How to Build a Landing Page that Converts

Four crucial elements for success

Introduction

Are your prospects stuck in the top of your sales funnel? Are they finding your website, reading a blog or a press release, and then moving on?

That website visitor, that blog reader is a lead. To pull a lead further into your sales funnel you need to offer them something so valuable they will give their contact details (email address mainly) to download it – a lead magnet. Last week’s post covered the basics of lead magnets but where do visitors end up when they click on your call-to-action to download it? On a landing page!

The job of the landing page it to entice the visitor to fill in a form to download the free content. The landing page should reflect the style of the lead magnet and, ultimately, cultivate action. In this post, we’ll examine four elements of a landing page that converts:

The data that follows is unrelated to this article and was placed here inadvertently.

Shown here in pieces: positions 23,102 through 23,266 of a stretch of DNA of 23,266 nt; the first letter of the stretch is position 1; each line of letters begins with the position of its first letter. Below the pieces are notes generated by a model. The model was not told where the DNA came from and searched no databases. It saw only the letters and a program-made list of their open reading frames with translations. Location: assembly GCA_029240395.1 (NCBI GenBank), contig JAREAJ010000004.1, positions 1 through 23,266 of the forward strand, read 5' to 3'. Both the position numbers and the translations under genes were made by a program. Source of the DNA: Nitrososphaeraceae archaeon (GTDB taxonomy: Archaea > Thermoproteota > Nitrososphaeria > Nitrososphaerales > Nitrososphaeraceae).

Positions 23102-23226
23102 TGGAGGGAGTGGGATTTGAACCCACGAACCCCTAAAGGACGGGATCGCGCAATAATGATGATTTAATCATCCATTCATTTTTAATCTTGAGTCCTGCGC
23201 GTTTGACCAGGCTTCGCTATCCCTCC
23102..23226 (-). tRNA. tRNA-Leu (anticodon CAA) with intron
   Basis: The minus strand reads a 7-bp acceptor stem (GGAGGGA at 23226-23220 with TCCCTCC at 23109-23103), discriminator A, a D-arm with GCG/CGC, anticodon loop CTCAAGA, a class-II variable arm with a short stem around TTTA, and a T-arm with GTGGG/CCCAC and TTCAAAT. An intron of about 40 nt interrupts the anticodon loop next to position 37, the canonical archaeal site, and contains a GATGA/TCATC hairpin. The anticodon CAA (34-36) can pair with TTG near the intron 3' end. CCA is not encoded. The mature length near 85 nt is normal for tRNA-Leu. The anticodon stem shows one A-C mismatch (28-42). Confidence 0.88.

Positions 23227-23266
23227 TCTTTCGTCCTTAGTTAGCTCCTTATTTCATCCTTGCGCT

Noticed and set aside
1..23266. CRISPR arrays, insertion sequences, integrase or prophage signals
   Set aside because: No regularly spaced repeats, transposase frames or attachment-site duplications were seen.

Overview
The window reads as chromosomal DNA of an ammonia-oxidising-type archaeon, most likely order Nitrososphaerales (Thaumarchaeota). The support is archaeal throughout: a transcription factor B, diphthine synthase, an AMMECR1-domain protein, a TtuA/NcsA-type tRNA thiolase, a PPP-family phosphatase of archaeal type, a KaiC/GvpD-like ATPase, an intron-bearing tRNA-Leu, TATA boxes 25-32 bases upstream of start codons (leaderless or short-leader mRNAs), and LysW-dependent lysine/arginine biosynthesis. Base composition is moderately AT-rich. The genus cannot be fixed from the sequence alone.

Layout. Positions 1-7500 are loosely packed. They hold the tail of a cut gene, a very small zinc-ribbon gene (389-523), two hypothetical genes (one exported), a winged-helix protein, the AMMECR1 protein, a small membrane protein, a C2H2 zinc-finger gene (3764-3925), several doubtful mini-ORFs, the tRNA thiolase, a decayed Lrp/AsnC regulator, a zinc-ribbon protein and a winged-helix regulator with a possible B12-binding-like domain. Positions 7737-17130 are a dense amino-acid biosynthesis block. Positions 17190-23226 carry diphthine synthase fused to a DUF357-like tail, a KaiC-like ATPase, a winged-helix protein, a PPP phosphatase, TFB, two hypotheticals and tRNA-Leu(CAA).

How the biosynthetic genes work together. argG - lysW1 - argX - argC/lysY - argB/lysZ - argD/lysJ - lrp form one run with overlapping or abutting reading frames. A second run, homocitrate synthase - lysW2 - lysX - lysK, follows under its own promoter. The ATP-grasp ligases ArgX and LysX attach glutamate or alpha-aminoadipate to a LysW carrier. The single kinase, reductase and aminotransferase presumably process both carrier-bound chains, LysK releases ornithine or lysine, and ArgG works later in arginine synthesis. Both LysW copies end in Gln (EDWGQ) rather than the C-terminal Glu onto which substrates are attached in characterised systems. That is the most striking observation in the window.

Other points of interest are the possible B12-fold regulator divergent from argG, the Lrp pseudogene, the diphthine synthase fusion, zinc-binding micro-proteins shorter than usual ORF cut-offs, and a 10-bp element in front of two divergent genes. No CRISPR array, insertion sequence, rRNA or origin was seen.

1. the Value of your offer
  2. the Impact of your offer
  3. the Trust implied in your offer
  4. the Design that leads to action

First, we look at the value of your offer.

1          the Value of your offer

When someone lands on your website, you have less than 8 seconds to make an impression. That means it is critical to put the unique value proposition (UVP) of your offer right up front. Your UVP should communicate the value of your offer and it should differentiate you from others in the marketplace. 

On a landing page, showcase your UVP in the headline and tagline, and in the body copy. By addressing these SEO basics on your landing page, you also increase traffic to the site. More traffic means more potential conversions.

The headline

The headline on your landing page should be concise and specific. You want it to compel the site visitor to act. Highlight the benefits of taking up the offer. Overcome any objections with a clever tagline. Try to generate a sense of urgency.